The latest to announce their support for the program also include BlackBerry QNX, CIRA (Canadian Internet Registration Authority), Ericsson, Nokia, Solace, Trend Micro, the Canadian Nuclear Safety Commission, CGI, Gastops, Leonardo DRS, Lockheed Martin Canada, Amdocs and Ross.

The program is officially set to launch this September.

It is being led by Carleton’s Faculty of Engineering and Design with the goal of establishing meaningful partnerships in support of women in STEM.  

The program will host events for women students to build relationships with industry and government partners, create mentorship opportunities, as well as establish a special fund to support allies at Carleton in meeting equity, diversity and inclusion goals.

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VR tech to revolutionize commercial driver training

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Serious Labs seems to have found a way from tragedy to triumph? The Edmonton-based firm designs and manufactures virtual reality simulators to standardize training programs for operators of heavy equipment such as aerial lifts, cranes, forklifts, and commercial trucks. These simulators enable operators to acquire and practice operational skills for the job safety and efficiency in a risk-free virtual environment so they can work more safely and efficiently.

The 2018 Humboldt bus catastrophe sent shock waves across the industry. The tragedy highlighted the need for standardized commercial driver training and testing. It also contributed to the acceleration of the federal government implementing a Mandatory Entry-Level Training (MELT) program for Class 1 & 2 drivers currently being adopted across Canada. MELT is a much more rigorous standard that promotes safety and in-depth practice for new drivers.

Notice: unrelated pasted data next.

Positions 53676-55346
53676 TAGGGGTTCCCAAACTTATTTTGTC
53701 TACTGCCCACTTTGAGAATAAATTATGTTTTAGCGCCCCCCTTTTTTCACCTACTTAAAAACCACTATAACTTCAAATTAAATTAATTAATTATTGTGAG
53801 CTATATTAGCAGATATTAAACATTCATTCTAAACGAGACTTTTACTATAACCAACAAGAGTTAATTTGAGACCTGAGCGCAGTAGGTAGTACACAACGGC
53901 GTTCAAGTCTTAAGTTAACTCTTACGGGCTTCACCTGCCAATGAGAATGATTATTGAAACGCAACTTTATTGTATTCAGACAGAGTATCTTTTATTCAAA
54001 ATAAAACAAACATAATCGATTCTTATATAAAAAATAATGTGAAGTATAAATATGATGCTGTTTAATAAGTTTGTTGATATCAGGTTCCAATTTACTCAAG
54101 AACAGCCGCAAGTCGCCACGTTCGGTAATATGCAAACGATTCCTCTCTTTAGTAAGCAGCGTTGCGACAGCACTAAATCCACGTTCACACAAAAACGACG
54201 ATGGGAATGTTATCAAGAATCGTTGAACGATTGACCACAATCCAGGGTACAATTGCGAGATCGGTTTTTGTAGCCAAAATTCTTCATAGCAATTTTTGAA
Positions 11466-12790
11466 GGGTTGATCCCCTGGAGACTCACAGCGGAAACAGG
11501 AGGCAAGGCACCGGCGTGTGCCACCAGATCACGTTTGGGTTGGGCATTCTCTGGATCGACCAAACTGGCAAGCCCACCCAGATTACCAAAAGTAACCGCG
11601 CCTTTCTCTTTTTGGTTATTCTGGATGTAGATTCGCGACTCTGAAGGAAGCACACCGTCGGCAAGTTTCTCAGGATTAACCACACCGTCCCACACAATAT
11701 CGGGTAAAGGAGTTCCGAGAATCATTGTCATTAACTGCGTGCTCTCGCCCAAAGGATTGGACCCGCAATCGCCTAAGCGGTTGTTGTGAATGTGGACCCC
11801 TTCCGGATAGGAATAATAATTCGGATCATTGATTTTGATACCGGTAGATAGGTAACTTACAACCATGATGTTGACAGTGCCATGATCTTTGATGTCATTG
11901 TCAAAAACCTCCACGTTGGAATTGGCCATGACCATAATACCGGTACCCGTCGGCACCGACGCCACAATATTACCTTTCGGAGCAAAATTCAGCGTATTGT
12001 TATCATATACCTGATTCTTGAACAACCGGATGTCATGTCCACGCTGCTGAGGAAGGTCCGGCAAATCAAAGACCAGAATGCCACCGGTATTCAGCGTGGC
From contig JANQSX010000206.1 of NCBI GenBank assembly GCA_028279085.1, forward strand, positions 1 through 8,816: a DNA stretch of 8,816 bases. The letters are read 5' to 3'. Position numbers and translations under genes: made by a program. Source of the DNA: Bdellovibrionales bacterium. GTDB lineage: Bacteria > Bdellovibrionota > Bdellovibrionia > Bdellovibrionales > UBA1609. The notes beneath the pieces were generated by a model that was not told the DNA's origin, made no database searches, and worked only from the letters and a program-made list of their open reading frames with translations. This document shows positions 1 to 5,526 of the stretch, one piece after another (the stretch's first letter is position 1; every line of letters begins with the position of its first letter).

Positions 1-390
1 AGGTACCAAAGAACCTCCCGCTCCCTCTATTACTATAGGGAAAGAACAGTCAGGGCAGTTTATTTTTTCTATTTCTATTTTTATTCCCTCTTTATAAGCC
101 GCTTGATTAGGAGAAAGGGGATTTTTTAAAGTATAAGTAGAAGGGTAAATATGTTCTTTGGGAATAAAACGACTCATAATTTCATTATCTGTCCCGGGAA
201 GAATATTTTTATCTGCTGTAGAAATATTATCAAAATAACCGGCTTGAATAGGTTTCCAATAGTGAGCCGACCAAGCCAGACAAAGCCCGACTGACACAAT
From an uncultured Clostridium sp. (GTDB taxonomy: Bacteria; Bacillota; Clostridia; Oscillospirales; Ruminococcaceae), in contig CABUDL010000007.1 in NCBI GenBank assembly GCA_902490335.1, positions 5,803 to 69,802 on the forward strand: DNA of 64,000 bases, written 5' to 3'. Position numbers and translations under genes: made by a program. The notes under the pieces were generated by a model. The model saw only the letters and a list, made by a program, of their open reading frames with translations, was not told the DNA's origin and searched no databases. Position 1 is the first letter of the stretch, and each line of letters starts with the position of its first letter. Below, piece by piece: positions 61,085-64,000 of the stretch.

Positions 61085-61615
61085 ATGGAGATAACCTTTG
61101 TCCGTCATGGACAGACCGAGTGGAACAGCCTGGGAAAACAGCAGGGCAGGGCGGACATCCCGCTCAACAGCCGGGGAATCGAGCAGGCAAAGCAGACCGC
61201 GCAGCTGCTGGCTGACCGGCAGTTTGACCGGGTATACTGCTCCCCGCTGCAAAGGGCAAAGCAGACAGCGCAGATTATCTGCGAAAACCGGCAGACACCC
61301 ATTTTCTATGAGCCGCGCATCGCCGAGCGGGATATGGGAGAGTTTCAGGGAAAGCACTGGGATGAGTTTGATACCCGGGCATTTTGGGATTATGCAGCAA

Enter Serious Labs. By proposing to harness the power of virtual reality (VR), Serious Labs has earned considerable funding to develop a VR commercial truck driving simulator.

The Government of Alberta has awarded $1 million, and Emissions Reduction Alberta (ERA) is contributing an additional $2 million for the simulator development. Commercial deployment is estimated to begin in 2024, with the simulator to be made available across Canada and the United States, and with the Alberta Motor Transport Association (AMTA) helping to provide simulator tests to certify that driver trainees have attained the appropriate standard. West Tech Report recently took the opportunity to chat with Serious Labs CEO, Jim Colvin, about the environmental and labour benefits of VR Driver Training, as well as the unique way that Colvin went from angel investor to CEO of the company.

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Next-Gen Tech Company Pops on New Cover Detection Test

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While the world comes out of the initial stages of the pandemic, COVID-19 will be continue to be a threat for some time to come. Companies, such as Zen Graphene, are working on ways to detect the virus and its variants and are on the forefronts of technology.

Nanotechnology firm ZEN Graphene Solutions Ltd. (TSX-Venture:ZEN) (OTCPK:ZENYF), is working to develop technology to help detect the COVID-19 virus and its variants. The firm signed an exclusive agreement with McMaster University to be the global commercializing partner for a newly developed aptamer-based, SARS-CoV-2 rapid detection technology.

This patent-pending technology uses clinical samples from patients and was funded by the Canadian Institutes of Health Research. The test is considered extremely accurate, scalable, saliva-based, affordable, and provides results in under 10 minutes.

Shares were trading up over 5% to $3.07 in early afternoon trade.